Memorials

Art Pollard Memorials

QUOTES AND FACTS

“The STP-Turbocar just makes driving at Indianapolis easier. Actually, it isn’t the turbine, but the four-wheel drive and the engineering and the chassis. It’s different to drive, too. You have to anticipate the throttle. There’s a lag there. It’s probably more psychological because of the instant response with a gas engine. You have to get on the turbine much sooner. If you wait too long, you bog down.”

Art Pollard, 1968

“In 1968 (in the STP-Turbocar at Indy) every lap was an adventure,” Art Pollard said later after the long grind. “I lost my brakes after sixty laps or so and it was all over then. I just had to stroke it. Boy, is it galling to sit back there at the rear of the pack. I like to run with the leaders and be competitive. That’s the only way.”

Pollard’s wreck (when he broke his leg in 1972) was a direct result of a broken right rear hub on his STP-Lola. When it snapped, Art lost a wheel, spun around and slammed into the third turn concrete.”

Article,  “Hospital Room Looks Like a Greenhouse,” Robin Miller, The Indianapolis Star, 1972

(1972 wreck at Speedway when he broke his leg) “I had no premonitions,” explained Pollard, “I just heard a little ping and that was it. It’s an awfully helpless feeling sitting in a car going 190 seeing the wall coming at you.”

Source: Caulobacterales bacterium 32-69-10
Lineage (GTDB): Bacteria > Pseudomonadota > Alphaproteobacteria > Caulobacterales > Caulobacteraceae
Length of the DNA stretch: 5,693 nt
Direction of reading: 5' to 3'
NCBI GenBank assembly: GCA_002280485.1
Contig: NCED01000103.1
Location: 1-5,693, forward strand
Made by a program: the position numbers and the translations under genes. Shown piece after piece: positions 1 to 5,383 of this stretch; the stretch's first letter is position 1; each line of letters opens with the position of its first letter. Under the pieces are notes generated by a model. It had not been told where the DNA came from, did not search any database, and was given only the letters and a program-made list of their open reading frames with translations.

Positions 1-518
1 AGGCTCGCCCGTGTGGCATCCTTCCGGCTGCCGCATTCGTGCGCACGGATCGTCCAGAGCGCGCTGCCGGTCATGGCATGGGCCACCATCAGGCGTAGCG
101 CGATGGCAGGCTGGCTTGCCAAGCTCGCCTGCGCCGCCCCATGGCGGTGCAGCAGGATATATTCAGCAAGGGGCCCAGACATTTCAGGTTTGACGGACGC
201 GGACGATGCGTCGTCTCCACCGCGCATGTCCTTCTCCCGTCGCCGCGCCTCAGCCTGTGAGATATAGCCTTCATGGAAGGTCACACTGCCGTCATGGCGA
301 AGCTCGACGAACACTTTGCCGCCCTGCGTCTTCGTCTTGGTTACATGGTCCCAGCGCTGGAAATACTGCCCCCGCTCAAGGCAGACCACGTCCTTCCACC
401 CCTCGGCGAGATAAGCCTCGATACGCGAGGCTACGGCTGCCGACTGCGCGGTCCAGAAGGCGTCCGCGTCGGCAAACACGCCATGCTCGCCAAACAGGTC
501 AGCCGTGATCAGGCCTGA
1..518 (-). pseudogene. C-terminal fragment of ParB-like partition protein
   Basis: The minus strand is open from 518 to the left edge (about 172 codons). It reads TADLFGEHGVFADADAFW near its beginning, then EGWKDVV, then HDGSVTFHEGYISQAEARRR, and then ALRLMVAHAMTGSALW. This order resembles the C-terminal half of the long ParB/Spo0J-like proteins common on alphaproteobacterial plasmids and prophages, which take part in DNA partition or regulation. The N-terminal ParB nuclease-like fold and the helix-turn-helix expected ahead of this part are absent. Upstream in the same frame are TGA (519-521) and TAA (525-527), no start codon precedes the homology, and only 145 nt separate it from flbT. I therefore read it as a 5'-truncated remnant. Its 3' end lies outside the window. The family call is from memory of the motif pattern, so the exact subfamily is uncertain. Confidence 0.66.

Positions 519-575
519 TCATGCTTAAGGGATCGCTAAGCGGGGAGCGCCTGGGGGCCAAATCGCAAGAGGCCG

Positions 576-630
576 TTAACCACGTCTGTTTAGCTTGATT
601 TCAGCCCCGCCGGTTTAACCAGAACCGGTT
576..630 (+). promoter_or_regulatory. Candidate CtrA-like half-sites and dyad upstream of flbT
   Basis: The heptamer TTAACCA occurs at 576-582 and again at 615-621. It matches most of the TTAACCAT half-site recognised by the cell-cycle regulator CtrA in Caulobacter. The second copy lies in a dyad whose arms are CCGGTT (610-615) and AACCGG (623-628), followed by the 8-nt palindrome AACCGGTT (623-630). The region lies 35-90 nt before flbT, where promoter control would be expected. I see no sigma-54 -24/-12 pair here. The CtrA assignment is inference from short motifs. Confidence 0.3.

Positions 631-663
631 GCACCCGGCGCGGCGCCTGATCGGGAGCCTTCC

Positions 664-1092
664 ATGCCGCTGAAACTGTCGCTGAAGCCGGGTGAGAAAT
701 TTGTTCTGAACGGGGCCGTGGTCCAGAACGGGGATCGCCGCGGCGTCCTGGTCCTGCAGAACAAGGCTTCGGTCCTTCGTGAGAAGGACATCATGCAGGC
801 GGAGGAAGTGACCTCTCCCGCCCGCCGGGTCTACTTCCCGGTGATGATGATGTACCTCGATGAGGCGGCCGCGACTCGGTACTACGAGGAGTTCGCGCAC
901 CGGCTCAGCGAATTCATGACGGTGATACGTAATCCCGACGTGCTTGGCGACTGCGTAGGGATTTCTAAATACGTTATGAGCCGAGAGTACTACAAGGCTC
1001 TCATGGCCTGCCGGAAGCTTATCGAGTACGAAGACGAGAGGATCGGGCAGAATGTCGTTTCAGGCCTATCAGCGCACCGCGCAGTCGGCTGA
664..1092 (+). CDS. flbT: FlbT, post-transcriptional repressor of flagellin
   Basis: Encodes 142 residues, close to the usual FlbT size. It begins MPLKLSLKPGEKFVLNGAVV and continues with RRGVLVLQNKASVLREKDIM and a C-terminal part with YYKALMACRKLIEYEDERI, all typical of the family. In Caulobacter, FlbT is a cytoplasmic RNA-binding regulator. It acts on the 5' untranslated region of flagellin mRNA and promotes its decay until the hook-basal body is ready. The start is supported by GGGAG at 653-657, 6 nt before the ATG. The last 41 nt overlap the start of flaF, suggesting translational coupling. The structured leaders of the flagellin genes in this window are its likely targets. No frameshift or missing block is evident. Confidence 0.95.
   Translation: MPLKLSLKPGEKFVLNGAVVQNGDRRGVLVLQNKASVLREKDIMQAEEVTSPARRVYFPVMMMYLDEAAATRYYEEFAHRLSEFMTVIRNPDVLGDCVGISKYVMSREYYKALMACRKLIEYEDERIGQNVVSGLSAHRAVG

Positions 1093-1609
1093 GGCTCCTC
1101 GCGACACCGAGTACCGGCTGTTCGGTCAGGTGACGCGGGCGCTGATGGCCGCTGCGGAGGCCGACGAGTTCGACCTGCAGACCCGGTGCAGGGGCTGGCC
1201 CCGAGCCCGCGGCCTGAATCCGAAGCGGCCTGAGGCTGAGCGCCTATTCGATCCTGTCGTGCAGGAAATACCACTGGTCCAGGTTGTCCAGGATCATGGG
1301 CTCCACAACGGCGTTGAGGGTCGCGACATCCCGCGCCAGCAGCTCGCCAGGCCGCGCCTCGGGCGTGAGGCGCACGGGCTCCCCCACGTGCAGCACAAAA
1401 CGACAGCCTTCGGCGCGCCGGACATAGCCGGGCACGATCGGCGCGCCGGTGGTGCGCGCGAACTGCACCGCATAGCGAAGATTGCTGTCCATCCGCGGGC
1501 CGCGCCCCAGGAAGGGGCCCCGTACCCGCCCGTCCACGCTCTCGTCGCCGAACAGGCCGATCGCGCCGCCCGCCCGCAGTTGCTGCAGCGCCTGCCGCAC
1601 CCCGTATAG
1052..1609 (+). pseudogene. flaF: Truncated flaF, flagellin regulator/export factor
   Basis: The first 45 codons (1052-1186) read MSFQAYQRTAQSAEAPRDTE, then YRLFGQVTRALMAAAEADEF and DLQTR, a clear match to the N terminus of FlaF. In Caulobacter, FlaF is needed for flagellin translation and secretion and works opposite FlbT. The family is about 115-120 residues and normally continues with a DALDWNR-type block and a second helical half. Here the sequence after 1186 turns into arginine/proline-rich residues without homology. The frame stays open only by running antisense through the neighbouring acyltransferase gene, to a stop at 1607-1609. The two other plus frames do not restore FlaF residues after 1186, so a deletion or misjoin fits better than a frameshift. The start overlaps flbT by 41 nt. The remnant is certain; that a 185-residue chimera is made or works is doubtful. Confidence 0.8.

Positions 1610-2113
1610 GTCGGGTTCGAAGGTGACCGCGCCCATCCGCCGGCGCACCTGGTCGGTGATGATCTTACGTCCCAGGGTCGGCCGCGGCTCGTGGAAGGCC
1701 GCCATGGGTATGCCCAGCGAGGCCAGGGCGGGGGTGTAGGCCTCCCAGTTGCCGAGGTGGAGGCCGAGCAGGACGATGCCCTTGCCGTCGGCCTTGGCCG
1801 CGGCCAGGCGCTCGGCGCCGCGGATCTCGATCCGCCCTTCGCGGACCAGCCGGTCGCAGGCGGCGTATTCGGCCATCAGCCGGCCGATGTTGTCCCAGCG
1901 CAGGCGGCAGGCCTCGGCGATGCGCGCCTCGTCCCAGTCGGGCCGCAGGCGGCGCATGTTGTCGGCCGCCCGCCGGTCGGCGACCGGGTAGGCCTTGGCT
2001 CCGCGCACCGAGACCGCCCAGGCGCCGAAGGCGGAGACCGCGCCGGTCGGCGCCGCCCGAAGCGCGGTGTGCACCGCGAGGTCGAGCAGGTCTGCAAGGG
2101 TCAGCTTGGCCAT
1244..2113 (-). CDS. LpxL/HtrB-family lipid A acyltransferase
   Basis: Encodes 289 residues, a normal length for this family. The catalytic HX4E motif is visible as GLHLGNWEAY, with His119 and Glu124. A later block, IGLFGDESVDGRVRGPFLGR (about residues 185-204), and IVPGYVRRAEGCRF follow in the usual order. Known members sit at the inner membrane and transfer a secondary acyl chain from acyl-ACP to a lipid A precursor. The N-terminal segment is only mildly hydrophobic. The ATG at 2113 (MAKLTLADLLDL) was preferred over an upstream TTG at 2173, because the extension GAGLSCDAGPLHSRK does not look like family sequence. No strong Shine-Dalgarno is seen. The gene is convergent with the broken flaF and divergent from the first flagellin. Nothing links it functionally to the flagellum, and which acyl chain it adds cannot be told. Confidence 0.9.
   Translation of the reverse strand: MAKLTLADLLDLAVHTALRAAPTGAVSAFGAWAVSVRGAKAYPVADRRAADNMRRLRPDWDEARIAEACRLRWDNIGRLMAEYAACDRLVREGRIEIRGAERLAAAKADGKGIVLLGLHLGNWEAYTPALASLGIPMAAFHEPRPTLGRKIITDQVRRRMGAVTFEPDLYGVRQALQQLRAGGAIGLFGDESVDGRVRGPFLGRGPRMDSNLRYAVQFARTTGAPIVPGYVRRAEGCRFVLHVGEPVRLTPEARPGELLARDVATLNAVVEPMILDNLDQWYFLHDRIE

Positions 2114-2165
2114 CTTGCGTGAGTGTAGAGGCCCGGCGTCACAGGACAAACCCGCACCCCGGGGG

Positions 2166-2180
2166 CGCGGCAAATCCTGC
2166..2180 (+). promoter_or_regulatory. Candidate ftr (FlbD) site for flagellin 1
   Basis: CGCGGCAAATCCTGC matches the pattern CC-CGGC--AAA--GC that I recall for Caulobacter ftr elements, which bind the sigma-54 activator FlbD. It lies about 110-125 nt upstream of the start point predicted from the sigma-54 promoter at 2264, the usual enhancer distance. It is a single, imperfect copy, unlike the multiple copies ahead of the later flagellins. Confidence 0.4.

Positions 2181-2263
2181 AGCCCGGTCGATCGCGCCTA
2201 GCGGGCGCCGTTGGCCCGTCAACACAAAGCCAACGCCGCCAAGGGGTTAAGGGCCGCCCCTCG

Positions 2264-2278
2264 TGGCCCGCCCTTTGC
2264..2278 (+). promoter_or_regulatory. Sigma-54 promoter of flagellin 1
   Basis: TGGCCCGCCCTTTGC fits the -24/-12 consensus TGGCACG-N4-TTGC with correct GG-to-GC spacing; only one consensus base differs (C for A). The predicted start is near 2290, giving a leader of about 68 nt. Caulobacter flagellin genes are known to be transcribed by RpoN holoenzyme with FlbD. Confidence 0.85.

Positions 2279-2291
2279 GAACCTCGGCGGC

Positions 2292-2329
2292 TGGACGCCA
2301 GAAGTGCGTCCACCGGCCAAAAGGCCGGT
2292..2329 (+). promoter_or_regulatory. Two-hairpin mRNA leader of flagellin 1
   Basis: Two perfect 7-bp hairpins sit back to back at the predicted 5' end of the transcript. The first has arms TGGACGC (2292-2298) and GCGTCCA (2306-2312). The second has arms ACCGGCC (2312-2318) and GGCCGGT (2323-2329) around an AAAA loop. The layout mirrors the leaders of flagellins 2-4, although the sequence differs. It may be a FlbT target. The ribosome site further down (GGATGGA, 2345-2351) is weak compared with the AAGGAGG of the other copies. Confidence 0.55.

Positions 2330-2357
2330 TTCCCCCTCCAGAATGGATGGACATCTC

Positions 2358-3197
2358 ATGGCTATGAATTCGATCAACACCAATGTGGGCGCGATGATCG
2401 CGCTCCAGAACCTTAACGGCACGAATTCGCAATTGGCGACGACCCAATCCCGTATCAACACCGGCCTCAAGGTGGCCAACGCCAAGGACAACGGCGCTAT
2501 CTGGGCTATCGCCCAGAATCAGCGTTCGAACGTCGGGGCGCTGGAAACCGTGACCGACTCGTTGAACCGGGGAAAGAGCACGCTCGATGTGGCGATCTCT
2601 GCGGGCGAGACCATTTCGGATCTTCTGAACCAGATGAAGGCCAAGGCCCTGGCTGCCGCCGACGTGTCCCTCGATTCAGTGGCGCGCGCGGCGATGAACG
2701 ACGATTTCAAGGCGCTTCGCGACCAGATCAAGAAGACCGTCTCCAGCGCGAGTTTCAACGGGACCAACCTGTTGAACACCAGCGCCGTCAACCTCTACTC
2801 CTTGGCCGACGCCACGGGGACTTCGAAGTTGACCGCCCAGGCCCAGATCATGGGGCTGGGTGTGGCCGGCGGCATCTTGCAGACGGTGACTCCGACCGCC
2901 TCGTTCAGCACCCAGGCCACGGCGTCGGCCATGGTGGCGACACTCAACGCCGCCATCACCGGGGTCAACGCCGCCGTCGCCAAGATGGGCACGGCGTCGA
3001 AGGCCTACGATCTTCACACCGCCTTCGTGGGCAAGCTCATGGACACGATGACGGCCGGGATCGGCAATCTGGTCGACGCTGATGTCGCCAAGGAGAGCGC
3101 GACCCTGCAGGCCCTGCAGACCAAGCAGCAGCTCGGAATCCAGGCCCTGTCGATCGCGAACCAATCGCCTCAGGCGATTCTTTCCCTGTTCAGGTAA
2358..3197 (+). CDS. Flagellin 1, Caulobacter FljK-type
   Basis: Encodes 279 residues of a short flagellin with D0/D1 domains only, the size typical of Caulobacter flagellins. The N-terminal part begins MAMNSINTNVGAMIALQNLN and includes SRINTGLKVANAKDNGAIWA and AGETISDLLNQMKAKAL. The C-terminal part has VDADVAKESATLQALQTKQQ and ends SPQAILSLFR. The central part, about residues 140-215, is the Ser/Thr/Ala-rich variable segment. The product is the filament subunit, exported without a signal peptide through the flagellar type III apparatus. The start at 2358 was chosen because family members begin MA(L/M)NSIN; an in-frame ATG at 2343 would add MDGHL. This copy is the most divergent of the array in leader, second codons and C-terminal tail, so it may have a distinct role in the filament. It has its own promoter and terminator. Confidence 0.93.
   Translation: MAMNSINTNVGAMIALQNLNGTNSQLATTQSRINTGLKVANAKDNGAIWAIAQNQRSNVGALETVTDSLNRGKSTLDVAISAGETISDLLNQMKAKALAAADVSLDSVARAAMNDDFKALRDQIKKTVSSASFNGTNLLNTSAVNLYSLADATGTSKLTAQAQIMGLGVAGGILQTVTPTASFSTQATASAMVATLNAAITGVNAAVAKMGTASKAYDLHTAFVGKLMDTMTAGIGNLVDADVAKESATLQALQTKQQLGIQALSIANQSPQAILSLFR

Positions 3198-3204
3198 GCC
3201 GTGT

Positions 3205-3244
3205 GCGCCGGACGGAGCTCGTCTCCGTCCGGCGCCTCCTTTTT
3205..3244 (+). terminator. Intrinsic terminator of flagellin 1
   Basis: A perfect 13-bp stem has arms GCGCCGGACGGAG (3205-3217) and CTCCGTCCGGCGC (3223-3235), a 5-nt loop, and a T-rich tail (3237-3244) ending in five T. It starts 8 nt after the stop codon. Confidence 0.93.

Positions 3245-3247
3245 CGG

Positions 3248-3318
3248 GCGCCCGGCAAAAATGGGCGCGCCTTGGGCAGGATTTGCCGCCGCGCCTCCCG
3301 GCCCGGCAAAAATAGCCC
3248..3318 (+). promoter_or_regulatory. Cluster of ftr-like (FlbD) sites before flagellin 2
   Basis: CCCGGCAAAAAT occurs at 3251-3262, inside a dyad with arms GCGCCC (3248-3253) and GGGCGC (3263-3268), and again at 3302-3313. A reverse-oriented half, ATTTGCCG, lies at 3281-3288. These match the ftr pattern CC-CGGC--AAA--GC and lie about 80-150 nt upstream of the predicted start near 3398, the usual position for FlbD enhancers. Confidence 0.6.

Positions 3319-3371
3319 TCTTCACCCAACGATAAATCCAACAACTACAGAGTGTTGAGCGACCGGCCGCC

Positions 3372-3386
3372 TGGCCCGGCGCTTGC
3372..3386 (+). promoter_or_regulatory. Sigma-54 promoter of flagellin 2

Article, “Hospital Room Looks Like a Greenhouse,”  Robin Miller, The Indianapolis Star, 1972

(1972 wreck at Speedway when he broke his leg) Pollard said, “And I hit the wall a ton, too. A couple of the safety patrol guys helped me out—and when they let me down, my foot just kind of dangled around so I yelled, Hey fellas, I think you better come back and hold my foot up.”

(1972 wreck at Speedway when he broke his leg) “I hoped that we could just put a cast on it and I could still race, but doctors say there’s no way,” shrugged Pollard, while thumbing through a copy of George Blanda’s life story.

Contact Dashboard

Contact Brad Pollard

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Contact Judy Pollard Dippel

Judy is an author, speaker and publishing consultant. She is the daughter of Art Pollard.

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Contact Bob Kehoe, author of Art Pollard:
The Life and Legacy of a Gentleman Racer.
Request an autographed copy.

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